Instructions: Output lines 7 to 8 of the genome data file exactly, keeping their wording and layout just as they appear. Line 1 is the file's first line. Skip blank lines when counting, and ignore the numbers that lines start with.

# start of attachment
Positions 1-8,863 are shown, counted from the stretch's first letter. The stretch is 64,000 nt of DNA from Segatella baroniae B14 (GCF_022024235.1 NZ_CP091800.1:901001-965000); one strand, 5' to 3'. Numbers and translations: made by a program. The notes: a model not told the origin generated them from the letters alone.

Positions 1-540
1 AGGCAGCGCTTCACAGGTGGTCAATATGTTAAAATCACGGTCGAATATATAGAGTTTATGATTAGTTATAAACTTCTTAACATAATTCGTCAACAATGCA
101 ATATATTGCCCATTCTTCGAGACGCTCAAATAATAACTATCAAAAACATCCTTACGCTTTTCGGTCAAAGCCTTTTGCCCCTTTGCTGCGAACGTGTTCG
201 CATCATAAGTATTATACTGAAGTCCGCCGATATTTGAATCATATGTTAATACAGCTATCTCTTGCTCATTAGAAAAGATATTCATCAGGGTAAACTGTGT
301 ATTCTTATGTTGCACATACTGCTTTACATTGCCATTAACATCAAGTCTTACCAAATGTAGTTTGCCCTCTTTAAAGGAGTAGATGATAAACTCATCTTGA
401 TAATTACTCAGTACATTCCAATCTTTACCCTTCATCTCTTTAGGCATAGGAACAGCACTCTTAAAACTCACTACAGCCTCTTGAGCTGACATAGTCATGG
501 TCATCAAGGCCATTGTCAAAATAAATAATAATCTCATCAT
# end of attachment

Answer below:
401 TAATTACTCAGTACATTCCAATCTTTACCCTTCATCTCTTTAGGCATAGGAACAGCACTCTTAAAACTCACTACAGCCTCTTGAGCTGACATAGTCATGG
501 TCATCAAGGCCATTGTCAAAATAAATAATAATCTCATCAT